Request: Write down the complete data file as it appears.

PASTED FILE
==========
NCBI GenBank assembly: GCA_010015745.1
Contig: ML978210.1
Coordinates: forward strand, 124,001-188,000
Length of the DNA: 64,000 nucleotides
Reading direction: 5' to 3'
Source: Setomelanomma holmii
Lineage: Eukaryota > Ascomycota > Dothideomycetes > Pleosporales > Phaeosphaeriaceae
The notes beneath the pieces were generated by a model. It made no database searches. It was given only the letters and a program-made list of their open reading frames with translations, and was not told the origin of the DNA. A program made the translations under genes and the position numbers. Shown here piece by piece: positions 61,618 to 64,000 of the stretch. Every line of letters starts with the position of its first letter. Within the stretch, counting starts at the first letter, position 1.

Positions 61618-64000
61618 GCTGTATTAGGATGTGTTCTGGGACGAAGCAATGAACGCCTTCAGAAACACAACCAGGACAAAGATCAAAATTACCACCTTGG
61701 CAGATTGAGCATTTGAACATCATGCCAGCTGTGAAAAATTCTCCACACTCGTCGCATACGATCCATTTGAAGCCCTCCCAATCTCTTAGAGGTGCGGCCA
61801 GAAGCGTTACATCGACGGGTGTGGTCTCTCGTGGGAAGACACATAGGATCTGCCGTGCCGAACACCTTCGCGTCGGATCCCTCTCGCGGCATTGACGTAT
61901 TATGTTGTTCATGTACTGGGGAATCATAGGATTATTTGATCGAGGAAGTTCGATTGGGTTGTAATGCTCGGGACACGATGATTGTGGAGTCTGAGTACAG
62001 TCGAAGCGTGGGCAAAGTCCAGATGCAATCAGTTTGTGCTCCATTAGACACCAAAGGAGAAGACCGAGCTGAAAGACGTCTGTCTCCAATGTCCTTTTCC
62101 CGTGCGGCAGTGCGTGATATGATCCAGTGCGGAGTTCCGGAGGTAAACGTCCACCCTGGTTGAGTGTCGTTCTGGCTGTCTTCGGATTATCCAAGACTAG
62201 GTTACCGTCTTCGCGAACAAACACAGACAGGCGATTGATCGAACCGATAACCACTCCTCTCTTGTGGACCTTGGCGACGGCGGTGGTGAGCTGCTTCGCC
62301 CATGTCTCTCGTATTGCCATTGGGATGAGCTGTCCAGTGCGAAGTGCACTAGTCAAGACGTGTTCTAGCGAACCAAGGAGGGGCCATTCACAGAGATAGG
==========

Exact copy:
NCBI GenBank assembly: GCA_010015745.1
Contig: ML978210.1
Coordinates: forward strand, 124,001-188,000
Length of the DNA: 64,000 nucleotides
Reading direction: 5' to 3'
Source: Setomelanomma holmii
Lineage: Eukaryota > Ascomycota > Dothideomycetes > Pleosporales > Phaeosphaeriaceae
The notes beneath the pieces were generated by a model. It made no database searches. It was given only the letters and a program-made list of their open reading frames with translations, and was not told the origin of the DNA. A program made the translations under genes and the position numbers. Shown here piece by piece: positions 61,618 to 64,000 of the stretch. Every line of letters starts with the position of its first letter. Within the stretch, counting starts at the first letter, position 1.

Positions 61618-64000
61618 GCTGTATTAGGATGTGTTCTGGGACGAAGCAATGAACGCCTTCAGAAACACAACCAGGACAAAGATCAAAATTACCACCTTGG
61701 CAGATTGAGCATTTGAACATCATGCCAGCTGTGAAAAATTCTCCACACTCGTCGCATACGATCCATTTGAAGCCCTCCCAATCTCTTAGAGGTGCGGCCA
61801 GAAGCGTTACATCGACGGGTGTGGTCTCTCGTGGGAAGACACATAGGATCTGCCGTGCCGAACACCTTCGCGTCGGATCCCTCTCGCGGCATTGACGTAT
61901 TATGTTGTTCATGTACTGGGGAATCATAGGATTATTTGATCGAGGAAGTTCGATTGGGTTGTAATGCTCGGGACACGATGATTGTGGAGTCTGAGTACAG
62001 TCGAAGCGTGGGCAAAGTCCAGATGCAATCAGTTTGTGCTCCATTAGACACCAAAGGAGAAGACCGAGCTGAAAGACGTCTGTCTCCAATGTCCTTTTCC
62101 CGTGCGGCAGTGCGTGATATGATCCAGTGCGGAGTTCCGGAGGTAAACGTCCACCCTGGTTGAGTGTCGTTCTGGCTGTCTTCGGATTATCCAAGACTAG
62201 GTTACCGTCTTCGCGAACAAACACAGACAGGCGATTGATCGAACCGATAACCACTCCTCTCTTGTGGACCTTGGCGACGGCGGTGGTGAGCTGCTTCGCC
62301 CATGTCTCTCGTATTGCCATTGGGATGAGCTGTCCAGTGCGAAGTGCACTAGTCAAGACGTGTTCTAGCGAACCAAGGAGGGGCCATTCACAGAGATAGG